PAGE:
The S&P/Case-Shiller housing numbers for September were released yesterday, so below we highlight the month-over-month and year-over-year change readings for the 20 cities that are tracked. As shown, west coast cities saw the biggest jumps in September while the east coast actually saw declines. San Diego, Las Vegas, Phoenix and Los Angeles all saw housing gains of more than 1% from August to September. On the other hand, Washington DC, New York, Charlotte, Boston, Chicago and Cleveland all saw declines.
Only two cities posted year-over-year declines in home prices -- New York and Chicago. And for New York, these numbers are pre-Sandy.
Phoenix is up by far the most over the last year with a gain of 20.39%. That's a pretty big move.
As a whole, the 20-city composite index saw home prices increase 3% on a year-over-year basis and 0.29% month-over-month.
Below we highlight how far each city is still down from its housing bubble high in price. As shown, the composite indices are still down roughly 30%. Las Vegas is by far the farthest from its high at -59%, followed by Phoenix (-47%), Miami (-47%) and Tampa (-43%). Dallas and Denver are the closest to their highs at just -4%.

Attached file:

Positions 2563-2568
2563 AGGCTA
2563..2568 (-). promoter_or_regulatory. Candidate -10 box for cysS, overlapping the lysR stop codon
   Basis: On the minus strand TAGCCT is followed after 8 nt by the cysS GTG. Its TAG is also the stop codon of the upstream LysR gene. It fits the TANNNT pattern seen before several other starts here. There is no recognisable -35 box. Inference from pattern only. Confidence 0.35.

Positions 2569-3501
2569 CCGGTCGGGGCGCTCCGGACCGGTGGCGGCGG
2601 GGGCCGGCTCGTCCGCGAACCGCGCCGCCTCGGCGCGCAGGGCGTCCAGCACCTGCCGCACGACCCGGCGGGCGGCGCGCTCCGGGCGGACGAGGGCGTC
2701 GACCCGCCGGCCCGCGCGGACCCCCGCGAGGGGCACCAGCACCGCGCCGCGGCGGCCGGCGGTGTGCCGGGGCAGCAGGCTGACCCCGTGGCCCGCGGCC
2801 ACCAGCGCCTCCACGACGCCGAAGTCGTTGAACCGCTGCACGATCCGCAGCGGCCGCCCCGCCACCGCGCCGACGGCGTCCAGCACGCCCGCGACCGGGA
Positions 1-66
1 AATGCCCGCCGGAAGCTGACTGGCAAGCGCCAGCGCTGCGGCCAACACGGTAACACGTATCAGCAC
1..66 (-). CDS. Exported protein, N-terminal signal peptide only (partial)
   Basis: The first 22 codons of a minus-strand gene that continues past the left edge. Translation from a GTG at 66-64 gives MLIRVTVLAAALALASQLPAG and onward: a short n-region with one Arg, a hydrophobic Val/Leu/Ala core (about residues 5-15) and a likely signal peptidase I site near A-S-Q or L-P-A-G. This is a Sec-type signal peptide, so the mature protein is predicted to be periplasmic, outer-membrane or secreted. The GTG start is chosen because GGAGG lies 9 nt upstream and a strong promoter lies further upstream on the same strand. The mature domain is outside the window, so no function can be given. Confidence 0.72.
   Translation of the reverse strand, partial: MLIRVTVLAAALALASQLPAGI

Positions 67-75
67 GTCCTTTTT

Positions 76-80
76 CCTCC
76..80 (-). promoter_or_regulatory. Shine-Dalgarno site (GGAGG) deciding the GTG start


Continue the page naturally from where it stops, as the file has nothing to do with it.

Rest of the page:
We also looked at how far each city has bounced off of its post-bubble low. For those that don't remember, home prices fell sharply from late 2005 through early 2009. We saw a minor bounce in prices from early 2009 to late 2010, but then we saw a double dip that took prices to new lows by late 2011. In 2012, though, prices have started to pick up again. As shown below, the composite indices are now up roughly 9% from their post-bubble lows. Some cities have obviously done much better than others. The five cities that have bounced the most off their lows are Detroit, San Francisco, Phoenix, Minneapolis and Atlanta. At the other end of the spectrum is New York, which is only up 6% from its low. In the New York area, prices didn't fall as much as they did in other areas during the downturn, but they certainly haven't bounced as much as other areas either.
For those interested, below we highlight year-over-year percentage change charts (on a monthly basis) for the 20 cities tracked by S&P/Case-Shiller.
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